# How can I store values in empty matrix to plot later?

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James Metz on 26 Nov 2020
Commented: Alan Stevens on 26 Nov 2020
I am trying to simulate an epidemic model based on the SIR model. I am having trouble with my code. My graphs are not showing up like i think they should. It is not an equation error. I think there may be a problem with the storage of my values or something. Please help.
%Epidemic Simulation
%Author: James Metz
%Date: Nov 15, 2020
%Define Natural Paramteres:
p = 0.0144; %Natural Birth Rate (Davidson County)
u = 0.008; %Natural Death Rate (Davidson County)
f = 0.03; %Infection Rate
r = 0.075; %Recovery Rate
m = 0.0001; %Death due to Infection Rate
v = 0.092; %Vaccination Rate
%Define Evaluation Time Paramteres:
dt = 1; %Time increments (days)
tEnd = 365; %Simulation length (days)
t = 1:dt:tEnd;
%Initialize Variables:
I = 10; %Initial infected population
R = 0; %Initial recovered population
S = 692587; %Initial susceptible population
I_1d = zeros(1, tEnd);
R_1d = zeros(1, tEnd);
S_1d = zeros(1, tEnd);
S_1d(1) = 692587;
I_1d(1) = 10;
R_1d(1) = 0;
%Loop through times:
for idx = 1:dt:tEnd-1
%Initialization:
S = S_1d(idx);
R = R_1d(idx);
I = I_1d(idx);
%Find changes in population numbers
dS_dt = -f*S*I - S*u - S*v + S*p; %Drop in unifected population
dI_dt = f*S*I - r*I - m*I - u*I; %Drop in infected population
dR_dt = r*I + S*v - u*R; %Gain in Recovered population
%Store new values:
S_1d(idx+1) = S_1d(idx) + dS_dt;
R_1d(idx+1) = R_1d(idx) + dR_dt;
I_1d(idx+1) = I_1d(idx) + dI_dt;
end
figure(1)
subplot(2,2,1)
plot(t, S_1d)
xlabel('Time (days)')
ylabel('Susceptible Population')
title('Drop in Susceptible Population due to Infection')
subplot(2,2,2)
plot(t, R_1d)
xlabel('Time (days)')
ylabel('Recovered Population')
title('Recovery Rate of Infected Persons')
subplot(2,2,3)
plot(t, I_1d)
xlabel('Time (days)')
ylabel('Infected Population')
title('Infection Rate of Susceptible Persons')
subplot(2, 2, 4)
plot(t, S_1d, 'green')
plot(t, R_1d, 'Blue')
plot(t, I_1d, 'red')
This is how my graphs are turining out:

KSSV on 26 Nov 2020
Check the values......are you getting NaN's after some point of the loop.
James Metz on 26 Nov 2020
Used isnan() function, but nothing yeilded a 'true'

Alan Stevens on 26 Nov 2020
You need to wotk with normalized population numbers. You can renormalize at the end.
%Epidemic Simulation
%Author: James Metz
%Date: Nov 15, 2020
%Define Natural Paramteres:
p = 0.0144; %Natural Birth Rate (Davidson County)
u = 0.008; %Natural Death Rate (Davidson County)
f = 0.03; %Infection Rate
r = 0.075; %Recovery Rate
m = 0.0001; %Death due to Infection Rate
v = 0.092; %Vaccination Rate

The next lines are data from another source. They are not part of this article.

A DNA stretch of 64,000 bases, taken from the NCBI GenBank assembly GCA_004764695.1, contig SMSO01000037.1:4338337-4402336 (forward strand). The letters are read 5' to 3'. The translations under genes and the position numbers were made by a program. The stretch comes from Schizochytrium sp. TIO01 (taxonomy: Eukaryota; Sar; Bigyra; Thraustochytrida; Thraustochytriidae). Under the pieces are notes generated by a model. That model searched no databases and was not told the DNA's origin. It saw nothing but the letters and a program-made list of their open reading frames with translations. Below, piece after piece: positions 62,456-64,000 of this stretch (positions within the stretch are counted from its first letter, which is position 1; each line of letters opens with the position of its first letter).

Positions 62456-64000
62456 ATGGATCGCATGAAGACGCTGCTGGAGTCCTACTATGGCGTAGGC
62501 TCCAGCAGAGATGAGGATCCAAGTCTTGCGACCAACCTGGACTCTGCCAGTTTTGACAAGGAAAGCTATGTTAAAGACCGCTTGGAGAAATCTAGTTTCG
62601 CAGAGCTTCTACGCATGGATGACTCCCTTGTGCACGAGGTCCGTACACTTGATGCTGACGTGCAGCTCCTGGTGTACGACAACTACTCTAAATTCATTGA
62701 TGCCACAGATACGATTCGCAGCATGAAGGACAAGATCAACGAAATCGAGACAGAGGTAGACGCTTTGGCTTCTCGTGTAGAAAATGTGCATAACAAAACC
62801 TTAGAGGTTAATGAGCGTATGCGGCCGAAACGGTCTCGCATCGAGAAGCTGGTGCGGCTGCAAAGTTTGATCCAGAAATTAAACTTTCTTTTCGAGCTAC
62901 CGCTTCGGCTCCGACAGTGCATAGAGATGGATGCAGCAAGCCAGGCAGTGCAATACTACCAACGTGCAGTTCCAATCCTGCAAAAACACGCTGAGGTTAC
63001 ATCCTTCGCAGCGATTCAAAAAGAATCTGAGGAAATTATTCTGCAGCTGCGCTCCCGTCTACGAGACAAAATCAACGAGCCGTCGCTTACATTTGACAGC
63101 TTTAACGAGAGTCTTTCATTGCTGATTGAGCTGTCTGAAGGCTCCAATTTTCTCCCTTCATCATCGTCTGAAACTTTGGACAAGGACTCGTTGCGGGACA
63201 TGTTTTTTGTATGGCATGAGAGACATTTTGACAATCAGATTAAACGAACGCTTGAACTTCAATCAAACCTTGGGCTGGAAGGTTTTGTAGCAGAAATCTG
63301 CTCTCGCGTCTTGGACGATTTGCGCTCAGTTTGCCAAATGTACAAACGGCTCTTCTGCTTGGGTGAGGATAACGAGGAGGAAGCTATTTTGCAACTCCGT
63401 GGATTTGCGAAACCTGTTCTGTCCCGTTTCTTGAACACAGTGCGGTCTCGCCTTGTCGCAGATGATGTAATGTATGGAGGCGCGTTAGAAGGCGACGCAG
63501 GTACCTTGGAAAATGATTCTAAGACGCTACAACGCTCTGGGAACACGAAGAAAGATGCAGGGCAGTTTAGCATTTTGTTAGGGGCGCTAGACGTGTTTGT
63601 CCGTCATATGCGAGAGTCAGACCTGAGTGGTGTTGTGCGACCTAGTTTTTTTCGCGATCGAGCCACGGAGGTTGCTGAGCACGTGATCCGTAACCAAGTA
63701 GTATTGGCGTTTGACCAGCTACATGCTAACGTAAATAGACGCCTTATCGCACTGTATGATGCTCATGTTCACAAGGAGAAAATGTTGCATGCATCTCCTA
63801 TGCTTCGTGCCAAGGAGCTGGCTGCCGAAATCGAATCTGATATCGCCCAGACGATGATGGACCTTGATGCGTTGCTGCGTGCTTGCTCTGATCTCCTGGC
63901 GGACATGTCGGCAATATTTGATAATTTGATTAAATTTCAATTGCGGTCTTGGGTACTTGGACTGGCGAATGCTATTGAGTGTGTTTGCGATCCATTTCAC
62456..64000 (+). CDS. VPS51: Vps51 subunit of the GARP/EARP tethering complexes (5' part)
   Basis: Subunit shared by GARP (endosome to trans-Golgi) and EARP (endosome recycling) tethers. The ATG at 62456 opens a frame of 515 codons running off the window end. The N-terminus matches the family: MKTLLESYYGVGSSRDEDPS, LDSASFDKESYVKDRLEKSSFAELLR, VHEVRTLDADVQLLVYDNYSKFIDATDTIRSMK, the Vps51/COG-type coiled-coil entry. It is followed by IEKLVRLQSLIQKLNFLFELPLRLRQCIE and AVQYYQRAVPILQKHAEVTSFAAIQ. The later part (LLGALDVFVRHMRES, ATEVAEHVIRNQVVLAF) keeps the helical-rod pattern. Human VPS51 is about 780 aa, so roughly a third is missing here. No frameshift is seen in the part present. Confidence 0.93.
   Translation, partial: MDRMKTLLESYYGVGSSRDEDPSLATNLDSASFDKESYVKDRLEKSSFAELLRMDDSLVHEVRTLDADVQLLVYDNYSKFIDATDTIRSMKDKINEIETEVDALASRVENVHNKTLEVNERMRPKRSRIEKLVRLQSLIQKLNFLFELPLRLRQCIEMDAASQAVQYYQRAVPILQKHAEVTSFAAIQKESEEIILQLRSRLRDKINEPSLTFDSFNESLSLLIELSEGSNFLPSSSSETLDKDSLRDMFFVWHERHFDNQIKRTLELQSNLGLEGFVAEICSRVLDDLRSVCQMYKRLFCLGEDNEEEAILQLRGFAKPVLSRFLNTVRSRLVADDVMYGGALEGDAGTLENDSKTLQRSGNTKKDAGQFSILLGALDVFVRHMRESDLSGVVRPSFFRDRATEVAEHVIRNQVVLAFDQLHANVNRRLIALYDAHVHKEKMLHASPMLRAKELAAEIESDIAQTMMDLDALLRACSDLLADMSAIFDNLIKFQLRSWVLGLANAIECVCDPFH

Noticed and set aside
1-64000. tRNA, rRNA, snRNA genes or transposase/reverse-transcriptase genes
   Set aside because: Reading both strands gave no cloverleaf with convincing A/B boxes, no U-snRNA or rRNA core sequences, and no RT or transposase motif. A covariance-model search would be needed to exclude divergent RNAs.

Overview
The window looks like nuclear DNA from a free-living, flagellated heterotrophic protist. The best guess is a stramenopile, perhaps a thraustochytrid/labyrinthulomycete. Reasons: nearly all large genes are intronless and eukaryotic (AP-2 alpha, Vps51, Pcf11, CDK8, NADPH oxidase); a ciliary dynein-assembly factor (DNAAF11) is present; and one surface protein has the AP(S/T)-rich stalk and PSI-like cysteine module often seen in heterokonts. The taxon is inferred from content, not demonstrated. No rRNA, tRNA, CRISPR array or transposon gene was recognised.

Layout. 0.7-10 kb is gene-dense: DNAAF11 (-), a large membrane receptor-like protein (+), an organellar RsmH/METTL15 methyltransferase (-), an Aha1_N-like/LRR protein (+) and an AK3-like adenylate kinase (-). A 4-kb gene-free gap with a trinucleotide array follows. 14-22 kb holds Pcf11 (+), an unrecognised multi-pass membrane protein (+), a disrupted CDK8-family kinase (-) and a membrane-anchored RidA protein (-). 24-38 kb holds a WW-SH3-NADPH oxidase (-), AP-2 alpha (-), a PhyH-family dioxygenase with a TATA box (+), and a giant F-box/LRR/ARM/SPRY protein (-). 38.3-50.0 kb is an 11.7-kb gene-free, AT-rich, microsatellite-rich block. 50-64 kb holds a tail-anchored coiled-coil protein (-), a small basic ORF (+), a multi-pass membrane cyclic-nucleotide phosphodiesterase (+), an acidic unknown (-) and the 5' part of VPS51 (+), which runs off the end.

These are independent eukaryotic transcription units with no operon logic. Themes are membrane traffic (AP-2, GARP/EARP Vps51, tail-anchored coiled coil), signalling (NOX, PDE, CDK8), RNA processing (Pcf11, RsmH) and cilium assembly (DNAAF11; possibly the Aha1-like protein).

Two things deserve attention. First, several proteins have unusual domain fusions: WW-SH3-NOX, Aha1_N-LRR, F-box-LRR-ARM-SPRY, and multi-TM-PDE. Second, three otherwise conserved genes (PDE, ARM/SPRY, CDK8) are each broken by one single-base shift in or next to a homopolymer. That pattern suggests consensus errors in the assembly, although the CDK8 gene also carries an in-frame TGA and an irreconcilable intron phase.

%Define Evaluation Time Paramteres:
dt = 1; %Time increments (days)
%tEnd = 365; %Simulation length (days)
tEnd =365;
t = 0:dt:tEnd;
elems = numel(t);
%Initialize Variables:
I0 = 10; %Initial infected population
R0 = 0; %Initial recovered population
S0 = 692587; %Initial susceptible population
I_1d = zeros(1, elems);
R_1d = zeros(1, elems);
S_1d = zeros(1, elems);
S_1d(1) = 1; % Normalize the numbers
I_1d(1) = I0/S0;
R_1d(1) = R0/S0;
%Loop through times:
for idx = 1:elems-1
%Initialization:
S = S_1d(idx);
R = R_1d(idx);
I = I_1d(idx);
%Find changes in population numbers
dS_dt = -f*S*I - S*u - S*v + S*p; %Drop in unifected population
dI_dt = f*S*I - r*I - m*I - u*I; %Drop in infected population
dR_dt = r*I + S*v - u*R; %Gain in Recovered population
%Store new values:
S_1d(idx+1) = S + dS_dt*dt;
R_1d(idx+1) = R + dR_dt*dt;
I_1d(idx+1) = I + dI_dt*dt;
end
S_1d = S_1d*S0; % Renormalize the numbers
R_1d = R_1d*S0;
I_1d = I_1d*S0;
figure(1)
subplot(2,2,1)
plot(t, S_1d)
xlabel('Time (days)')
ylabel('Susceptible Population')
title('Drop in Susceptible Population due to Infection')
subplot(2,2,2)
plot(t, R_1d)
xlabel('Time (days)')
ylabel('Recovered Population')
title('Recovery Rate of Infected Persons')
subplot(2,2,3)
plot(t, I_1d)
xlabel('Time (days)')
ylabel('Infected Population')
title('Infection Rate of Susceptible Persons')
subplot(2, 2, 4)
plot(t, S_1d, 'green')
plot(t, R_1d, 'Blue')
plot(t, I_1d, 'red')
This results in

Show 1 older comment
Alan Stevens on 26 Nov 2020
Normalizing the population numbers means dividing the values of S, I and R by the total number of people in the population. Then your equations work on fractions of the population. So a fraction of 1 means the whole population, a fraction of 0.9 means 90% of the population and so on.
James Metz on 26 Nov 2020
Oh that makes sense. If you don't mind me asking, why is it necessary in a code?
Alan Stevens on 26 Nov 2020
It wouldn't be necessary if your equations were linear, but terms like S*I make it so.

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